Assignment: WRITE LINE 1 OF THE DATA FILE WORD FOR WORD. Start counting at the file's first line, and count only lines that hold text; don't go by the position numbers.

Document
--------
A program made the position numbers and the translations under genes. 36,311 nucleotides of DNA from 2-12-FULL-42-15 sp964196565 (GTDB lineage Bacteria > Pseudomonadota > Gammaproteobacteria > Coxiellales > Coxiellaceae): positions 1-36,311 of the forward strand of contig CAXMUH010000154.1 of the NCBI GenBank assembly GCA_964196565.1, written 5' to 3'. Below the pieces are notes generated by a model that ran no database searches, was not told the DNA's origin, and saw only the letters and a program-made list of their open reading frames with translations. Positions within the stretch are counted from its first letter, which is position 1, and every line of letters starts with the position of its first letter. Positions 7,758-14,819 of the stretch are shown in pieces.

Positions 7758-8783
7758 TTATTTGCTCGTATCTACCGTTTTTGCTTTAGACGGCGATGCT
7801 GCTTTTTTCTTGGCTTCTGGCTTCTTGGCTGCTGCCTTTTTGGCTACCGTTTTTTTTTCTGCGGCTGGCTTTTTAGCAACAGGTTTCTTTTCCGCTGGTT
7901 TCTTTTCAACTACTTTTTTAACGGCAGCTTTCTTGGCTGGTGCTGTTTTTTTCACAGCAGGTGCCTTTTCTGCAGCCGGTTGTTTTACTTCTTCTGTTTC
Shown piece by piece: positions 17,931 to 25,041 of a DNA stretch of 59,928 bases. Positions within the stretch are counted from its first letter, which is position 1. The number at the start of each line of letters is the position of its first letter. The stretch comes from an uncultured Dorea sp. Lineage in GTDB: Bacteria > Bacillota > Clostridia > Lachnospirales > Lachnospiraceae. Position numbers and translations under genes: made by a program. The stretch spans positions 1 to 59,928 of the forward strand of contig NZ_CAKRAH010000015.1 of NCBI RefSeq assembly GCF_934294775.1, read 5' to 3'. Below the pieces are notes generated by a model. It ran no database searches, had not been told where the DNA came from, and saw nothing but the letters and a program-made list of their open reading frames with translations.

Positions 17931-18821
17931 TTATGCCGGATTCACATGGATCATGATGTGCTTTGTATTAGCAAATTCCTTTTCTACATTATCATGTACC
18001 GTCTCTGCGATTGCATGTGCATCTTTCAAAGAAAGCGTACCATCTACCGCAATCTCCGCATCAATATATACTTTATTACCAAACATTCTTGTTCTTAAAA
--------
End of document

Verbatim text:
A program made the position numbers and the translations under genes. 36,311 nucleotides of DNA from 2-12-FULL-42-15 sp964196565 (GTDB lineage Bacteria > Pseudomonadota > Gammaproteobacteria > Coxiellales > Coxiellaceae): positions 1-36,311 of the forward strand of contig CAXMUH010000154.1 of the NCBI GenBank assembly GCA_964196565.1, written 5' to 3'. Below the pieces are notes generated by a model that ran no database searches, was not told the DNA's origin, and saw only the letters and a program-made list of their open reading frames with translations. Positions within the stretch are counted from its first letter, which is position 1, and every line of letters starts with the position of its first letter. Positions 7,758-14,819 of the stretch are shown in pieces.